Peak beam intensity and beam distance measurementsAbout Peak beam intensity: Understanding ANSI FL1 Standards About peak beam intensity The calculated value of distance in meters at which the flashlight produces a light intensity of 0.25 lux. (0.25 lux is about the brightness of a full moon shining on an object). This means that the intensity has decreased so much, it becomes difficult to see darker objects, or objects that don’t reflect light. The columns ‘Meters’ and ‘Yards’ use rounded numbers.
|Eco||20 cd||36||12 m||13 yd|
|Low||190 cd||168||26 m||28 yd|
|Medium||557 cd||468||43 m||47 yd|
|High||2,358 cd||1,904||87 m||95 yd|
|Turbo||6,566 cd||5,950 cd||154 m||169 yd|
Much like the lumen measurements, I saw numbers pretty close to Fenix’s claims, but just a little bit lower.
Camera settings and distance:
Beam shots of the building are taken at 30 m (33 yd) using a Pixel 7 set to ISO 800 with 1/10 second exposure time
Beamshots of the following headlamps compared:
- Fenix HM61R V2.0
- Fenix HM60R
- Sofirn HS40
Disclaimer: This flashlight was sent to me for review at no cost by Fenix Lighting US. I have not been paid to review, nor have I been holding back on problems or defects.
- Great build quality
- White & red modes
- Magnetic charging
- Quickly change between headlight and worklight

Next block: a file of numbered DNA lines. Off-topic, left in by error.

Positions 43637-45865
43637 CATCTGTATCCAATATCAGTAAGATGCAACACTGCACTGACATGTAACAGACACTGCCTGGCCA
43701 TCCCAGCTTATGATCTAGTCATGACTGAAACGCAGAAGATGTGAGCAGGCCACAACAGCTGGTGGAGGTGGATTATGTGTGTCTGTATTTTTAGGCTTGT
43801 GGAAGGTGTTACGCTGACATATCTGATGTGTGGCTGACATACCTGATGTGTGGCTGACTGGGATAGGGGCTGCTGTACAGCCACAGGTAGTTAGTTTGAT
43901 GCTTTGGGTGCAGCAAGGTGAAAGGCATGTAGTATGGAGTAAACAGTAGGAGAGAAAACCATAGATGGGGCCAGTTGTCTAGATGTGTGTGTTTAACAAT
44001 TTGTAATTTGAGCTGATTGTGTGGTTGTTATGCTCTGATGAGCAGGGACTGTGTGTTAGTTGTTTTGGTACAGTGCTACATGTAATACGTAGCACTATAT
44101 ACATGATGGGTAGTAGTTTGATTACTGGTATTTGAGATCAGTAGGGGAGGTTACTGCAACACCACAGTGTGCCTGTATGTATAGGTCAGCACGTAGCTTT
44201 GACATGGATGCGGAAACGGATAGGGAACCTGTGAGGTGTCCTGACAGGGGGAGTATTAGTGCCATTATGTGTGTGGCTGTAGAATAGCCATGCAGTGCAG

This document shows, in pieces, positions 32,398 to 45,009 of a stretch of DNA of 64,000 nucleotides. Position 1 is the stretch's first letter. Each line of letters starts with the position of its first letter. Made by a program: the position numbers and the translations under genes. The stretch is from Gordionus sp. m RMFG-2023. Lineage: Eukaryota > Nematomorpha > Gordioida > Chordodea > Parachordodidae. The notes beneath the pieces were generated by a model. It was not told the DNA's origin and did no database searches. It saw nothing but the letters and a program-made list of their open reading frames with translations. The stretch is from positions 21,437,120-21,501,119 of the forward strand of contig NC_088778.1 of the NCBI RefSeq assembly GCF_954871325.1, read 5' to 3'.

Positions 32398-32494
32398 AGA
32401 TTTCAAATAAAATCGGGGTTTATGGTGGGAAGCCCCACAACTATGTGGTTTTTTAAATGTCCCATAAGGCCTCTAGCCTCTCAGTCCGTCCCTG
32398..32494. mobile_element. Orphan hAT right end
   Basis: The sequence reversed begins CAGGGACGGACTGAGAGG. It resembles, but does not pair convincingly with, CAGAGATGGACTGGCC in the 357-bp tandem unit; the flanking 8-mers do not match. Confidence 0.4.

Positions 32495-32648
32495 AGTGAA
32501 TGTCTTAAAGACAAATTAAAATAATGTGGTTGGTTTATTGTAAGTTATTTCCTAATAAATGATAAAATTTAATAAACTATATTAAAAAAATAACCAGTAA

- Thermal control swings
- No shortcuts for Eco or Turbo
- Slightly misses output specs
Explanation on star ratings:
1: Avoid: a match would be a better choice – 2: Poor: significant defect or issues; almost unusable – 3: Average: some defects or issues; but still usable 4: Good: recommended (minor issues) – 5: Great: highly recommended
4 stars: ★★★★
While our star rating provides a reliable indicator, we encourage you to read the full review to make an informed decision based on your own needs and preferences.
Depending on what you’re looking for, the Fenix HM61R V2.0 is a really nice headlamp. It very quickly converts between a headlamp and a worklight, while still keeping the clip on the entire time – it’s a pretty neat setup. I also really like having both red and white modes, and built-in charging. The thermal control could use some fine-tuning, though. Depending on what you want in a headlight, the Fenix HM60R may also be worth a look – I prefer it a bit for its T-shape, spot+flood options, and USB-C charging. If you value the L-shape worklight functionality, though, the Fenix HM61R V2.0 is a good choice.